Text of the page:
Counselor explains importance of talking to your children about sexual abuse


March 30, 2019

Decades after losing her son to suicide, Janet Patterson wants to make sure parents are talking with their children about sexual abuse.

“The main thing is if you’re free to talk about what’s going on, they’ll feel more free to bring it up if there’s a problem,” Patterson said.

Sharilyn Ray is the founder and CEO of Restoration Family Services. She has years of experience working with sexually abused children.

Ray says parents should start the conversation at a young age.

“I think as early as they are able to comprehend body parts,” Ray said. “We’re working with our young ones on ear, nose, mouth eyes, but also teaching them names for their private parts. It is during that time they can recognize what areas are their own personal space.”

Ray says use the technical names – not nicknames or slang terms. She says anything that’s covered with a swimsuit should be taught as a private area.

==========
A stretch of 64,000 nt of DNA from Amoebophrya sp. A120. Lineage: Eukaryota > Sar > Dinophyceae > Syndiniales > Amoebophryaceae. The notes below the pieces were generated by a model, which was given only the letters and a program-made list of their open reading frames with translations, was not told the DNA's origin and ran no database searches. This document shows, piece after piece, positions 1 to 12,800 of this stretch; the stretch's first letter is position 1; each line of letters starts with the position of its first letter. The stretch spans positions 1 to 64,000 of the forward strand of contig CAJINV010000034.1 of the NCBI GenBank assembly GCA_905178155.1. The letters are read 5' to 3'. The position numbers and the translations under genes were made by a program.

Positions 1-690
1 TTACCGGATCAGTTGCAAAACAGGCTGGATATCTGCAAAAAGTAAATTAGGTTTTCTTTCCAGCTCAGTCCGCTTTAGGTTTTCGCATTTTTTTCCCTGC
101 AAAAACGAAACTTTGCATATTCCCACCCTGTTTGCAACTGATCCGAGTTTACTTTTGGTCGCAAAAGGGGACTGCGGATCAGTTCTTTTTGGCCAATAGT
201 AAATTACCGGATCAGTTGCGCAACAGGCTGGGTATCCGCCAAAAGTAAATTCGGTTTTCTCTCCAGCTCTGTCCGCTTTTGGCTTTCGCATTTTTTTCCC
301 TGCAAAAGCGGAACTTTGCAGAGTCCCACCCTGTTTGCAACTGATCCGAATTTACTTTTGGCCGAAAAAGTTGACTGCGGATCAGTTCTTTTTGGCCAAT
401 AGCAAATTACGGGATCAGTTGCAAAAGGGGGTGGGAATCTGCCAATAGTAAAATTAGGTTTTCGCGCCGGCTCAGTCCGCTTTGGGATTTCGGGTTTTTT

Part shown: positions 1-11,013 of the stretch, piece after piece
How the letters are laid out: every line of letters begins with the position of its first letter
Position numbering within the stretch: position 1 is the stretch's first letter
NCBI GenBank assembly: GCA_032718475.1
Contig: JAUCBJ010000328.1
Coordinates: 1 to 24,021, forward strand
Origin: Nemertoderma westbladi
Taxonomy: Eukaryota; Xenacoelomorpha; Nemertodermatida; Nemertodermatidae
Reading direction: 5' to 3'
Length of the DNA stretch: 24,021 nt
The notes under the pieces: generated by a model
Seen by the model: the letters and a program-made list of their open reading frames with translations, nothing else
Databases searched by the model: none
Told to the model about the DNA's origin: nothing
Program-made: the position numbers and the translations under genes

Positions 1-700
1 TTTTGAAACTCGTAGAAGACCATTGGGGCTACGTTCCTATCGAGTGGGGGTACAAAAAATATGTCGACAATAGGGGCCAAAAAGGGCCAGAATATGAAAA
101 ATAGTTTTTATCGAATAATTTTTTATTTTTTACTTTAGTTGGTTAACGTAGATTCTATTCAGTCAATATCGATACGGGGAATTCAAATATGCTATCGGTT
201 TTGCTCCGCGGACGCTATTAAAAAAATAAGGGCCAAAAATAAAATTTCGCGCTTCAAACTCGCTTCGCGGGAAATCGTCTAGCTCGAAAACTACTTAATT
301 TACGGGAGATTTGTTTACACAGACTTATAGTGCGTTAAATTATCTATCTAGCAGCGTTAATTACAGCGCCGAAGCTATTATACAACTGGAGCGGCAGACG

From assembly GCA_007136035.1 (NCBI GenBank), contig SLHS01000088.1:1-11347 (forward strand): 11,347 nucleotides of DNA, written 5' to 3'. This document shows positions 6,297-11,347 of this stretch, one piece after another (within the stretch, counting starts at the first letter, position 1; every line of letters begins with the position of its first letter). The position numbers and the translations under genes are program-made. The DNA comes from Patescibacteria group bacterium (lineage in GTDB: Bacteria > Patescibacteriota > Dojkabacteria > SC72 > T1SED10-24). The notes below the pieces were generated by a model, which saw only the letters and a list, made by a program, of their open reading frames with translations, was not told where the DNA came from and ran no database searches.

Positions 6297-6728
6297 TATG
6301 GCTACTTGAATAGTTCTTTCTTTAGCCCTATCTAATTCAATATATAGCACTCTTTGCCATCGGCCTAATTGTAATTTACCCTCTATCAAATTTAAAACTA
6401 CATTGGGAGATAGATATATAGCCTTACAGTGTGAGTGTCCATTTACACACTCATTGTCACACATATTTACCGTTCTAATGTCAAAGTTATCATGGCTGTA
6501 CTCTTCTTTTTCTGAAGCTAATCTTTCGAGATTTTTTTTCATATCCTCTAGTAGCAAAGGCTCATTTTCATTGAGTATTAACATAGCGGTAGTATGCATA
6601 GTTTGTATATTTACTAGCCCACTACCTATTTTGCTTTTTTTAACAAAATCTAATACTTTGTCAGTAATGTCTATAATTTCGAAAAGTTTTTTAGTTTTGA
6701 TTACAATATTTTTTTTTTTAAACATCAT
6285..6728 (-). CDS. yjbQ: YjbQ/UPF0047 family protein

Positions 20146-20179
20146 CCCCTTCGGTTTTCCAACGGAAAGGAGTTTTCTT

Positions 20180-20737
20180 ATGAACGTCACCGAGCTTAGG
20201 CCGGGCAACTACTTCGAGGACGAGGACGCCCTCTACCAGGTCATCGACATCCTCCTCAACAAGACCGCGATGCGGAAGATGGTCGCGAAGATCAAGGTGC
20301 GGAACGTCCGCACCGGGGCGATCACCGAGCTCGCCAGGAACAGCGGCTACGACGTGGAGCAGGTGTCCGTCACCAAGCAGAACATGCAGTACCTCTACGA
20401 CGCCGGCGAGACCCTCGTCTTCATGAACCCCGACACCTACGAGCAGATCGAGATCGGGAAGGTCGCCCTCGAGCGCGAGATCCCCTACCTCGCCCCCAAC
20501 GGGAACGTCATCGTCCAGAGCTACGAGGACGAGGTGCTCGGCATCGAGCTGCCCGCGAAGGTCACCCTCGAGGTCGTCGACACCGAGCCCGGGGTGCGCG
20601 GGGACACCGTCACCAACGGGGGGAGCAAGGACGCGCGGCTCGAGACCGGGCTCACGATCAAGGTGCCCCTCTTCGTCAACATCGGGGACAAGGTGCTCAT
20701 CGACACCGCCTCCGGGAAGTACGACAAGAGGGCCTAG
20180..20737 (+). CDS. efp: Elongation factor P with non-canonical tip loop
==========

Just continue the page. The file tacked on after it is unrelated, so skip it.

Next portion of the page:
As children get older, parents need to continue to have that conversation. Rays says the majority of abuse happens by someone kids know and trust. So anytime they spend time away, ask them if anything happened. If anyone touched them where they shouldn’t

“Did someone make you feel uncomfortable in any way? Even asking “do you feel like someone invaded your bubble space?” Just to get them used to having that conversation with you and that door to be open,” Ray said.

She says it’s a conversation you should have often and don’t let your kids believe it’s a taboo topic.

“This is a picture of Eric when he was in high school and he had that detached look on his face. You see your child like this and you see them happy the next day and when you try to find out, they’re just naturally not going to say anything so its hard,” Patterson said.

“You have to work through the nonverbal stuff to get to the verbal,” Say said. “Sometimes a simple hug goes a long way, and silence goes a long way. Sometimes you have to build up to that comfortable place to where your kid can just word vomit to you.”

Rays says parents need to make sure to keep the guilt off their child.

“If you’re a victim, you’re a victim. You do not have control over someone’s actions. If you say no or you’re not inviting that, then it shouldn’t happen have,” Ray said.

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